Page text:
The term ‘remix’ has evolved to mean replacing the entire backing track of a song, and often most of the vocals as well, to construct an entirely new version that belongs to a whole other genre than the original. Back in the days of analog tape, however, a remix was often just an extended version made up from extra, different sections of the original that had most likely been produced at the mixdown stage specifically for the purpose. GarageBand’s audio editing toolset makes it easy to do this kind of thing for yourself. In this tutorial, we’ll demonstrate how to import an audio file of a song and lock it to your project’s tempo grid, making it easy to add new parts and swap sections around to end up with your own completely new and unique version.
1 Import audio file
Create a new empty GarageBand project and turn off the metronome using the toolbar button. Drag and drop an audio file of the song you want to work on into the timeline.
2 Trim to first downbeat
Double-click the audio region to open the Edit window, then zoom in close and place the playhead directly before the first major downbeat – usually where the drums start.
3 Line it up
Split the region using the Cmd+T keyboard shortcut. Delete the unwanted first section, then drag the remaining region so that the left edge snaps to bar 1, beat 1.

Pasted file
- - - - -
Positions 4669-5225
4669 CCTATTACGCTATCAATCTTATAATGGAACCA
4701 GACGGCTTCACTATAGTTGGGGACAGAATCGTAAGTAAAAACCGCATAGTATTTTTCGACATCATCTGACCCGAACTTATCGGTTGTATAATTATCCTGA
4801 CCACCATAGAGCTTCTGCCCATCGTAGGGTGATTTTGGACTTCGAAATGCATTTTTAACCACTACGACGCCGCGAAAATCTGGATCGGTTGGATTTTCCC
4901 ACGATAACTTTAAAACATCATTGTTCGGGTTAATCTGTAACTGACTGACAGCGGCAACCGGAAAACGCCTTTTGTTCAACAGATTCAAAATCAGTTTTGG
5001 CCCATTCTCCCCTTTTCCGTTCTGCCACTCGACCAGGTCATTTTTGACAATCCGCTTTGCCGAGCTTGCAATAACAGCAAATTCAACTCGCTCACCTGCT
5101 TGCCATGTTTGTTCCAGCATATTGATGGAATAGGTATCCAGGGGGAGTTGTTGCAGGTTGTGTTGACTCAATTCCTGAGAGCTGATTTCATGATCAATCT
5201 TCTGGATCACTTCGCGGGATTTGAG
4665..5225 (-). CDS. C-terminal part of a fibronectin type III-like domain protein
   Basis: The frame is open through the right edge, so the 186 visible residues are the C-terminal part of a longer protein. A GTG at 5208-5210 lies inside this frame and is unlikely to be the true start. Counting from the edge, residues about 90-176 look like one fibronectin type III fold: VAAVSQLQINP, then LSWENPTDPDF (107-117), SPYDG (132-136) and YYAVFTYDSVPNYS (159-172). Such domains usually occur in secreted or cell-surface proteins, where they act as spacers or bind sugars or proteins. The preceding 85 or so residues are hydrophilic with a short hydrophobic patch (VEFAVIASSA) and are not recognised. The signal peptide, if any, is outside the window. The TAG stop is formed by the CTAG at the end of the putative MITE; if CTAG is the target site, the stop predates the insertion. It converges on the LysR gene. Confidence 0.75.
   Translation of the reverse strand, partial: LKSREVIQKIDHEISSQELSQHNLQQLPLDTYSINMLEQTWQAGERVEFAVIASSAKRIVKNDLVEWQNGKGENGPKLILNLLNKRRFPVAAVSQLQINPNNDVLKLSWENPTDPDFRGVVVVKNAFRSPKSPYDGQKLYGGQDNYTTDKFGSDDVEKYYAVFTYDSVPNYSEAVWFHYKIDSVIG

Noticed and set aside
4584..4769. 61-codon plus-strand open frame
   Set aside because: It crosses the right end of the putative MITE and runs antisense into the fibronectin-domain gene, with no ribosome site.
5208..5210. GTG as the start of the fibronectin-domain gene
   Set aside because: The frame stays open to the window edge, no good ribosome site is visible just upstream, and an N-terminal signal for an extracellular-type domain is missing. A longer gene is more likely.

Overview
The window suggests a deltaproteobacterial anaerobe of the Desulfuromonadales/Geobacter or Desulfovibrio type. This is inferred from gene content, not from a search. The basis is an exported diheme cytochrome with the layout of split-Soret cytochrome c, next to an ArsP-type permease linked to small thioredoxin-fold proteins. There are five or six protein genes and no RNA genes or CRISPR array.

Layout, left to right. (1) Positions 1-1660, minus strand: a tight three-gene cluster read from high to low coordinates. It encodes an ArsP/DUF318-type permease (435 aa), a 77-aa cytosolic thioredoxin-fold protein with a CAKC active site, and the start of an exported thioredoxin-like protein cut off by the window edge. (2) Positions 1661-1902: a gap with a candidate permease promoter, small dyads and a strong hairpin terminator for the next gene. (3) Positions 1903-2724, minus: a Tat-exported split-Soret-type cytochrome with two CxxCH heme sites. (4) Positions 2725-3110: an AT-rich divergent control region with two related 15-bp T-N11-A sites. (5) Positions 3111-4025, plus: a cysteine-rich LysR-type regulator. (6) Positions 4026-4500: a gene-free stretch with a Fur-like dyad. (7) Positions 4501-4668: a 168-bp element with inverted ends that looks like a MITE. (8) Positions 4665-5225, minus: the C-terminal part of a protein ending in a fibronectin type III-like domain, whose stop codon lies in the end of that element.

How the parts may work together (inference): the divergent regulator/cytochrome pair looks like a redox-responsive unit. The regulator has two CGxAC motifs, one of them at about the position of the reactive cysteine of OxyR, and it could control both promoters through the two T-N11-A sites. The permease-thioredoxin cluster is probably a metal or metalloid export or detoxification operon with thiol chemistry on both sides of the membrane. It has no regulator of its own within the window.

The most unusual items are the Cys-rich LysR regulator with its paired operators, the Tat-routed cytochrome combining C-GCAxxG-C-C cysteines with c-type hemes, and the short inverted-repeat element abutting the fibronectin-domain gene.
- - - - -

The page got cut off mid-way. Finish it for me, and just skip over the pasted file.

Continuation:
4 Cycle bar 1
Set the cycle region to bars 1-2 and adjust the project tempo until the first bar loops cleanly. Check that it’s right by looping other bars further down the song.
5 Restore intro
With the tempo established, reposition the region to an appropriate bar and redrag out its left corner to restore the intro section. Then choose Track>Show Arrangement Track.
6 Create arrange region
Click the small grey + button to create your first arrange region. Resize it to the correct length by dragging its right edge, then single- click to name it.
7 Mark out sections
Repeat the previous step to create more regions. You can do this while the track is playing. Marking out the entire song makes it easier when changing the arrangement.
Now you can drag arrange regions to move them, or Alt+drag to copy them. Here, we’ve copied the outro section and placed it before the first verse to make an extended intro.
You can fine-tune your edits by dragging region borders around independently of the arrange markers for smoother transitions between sections.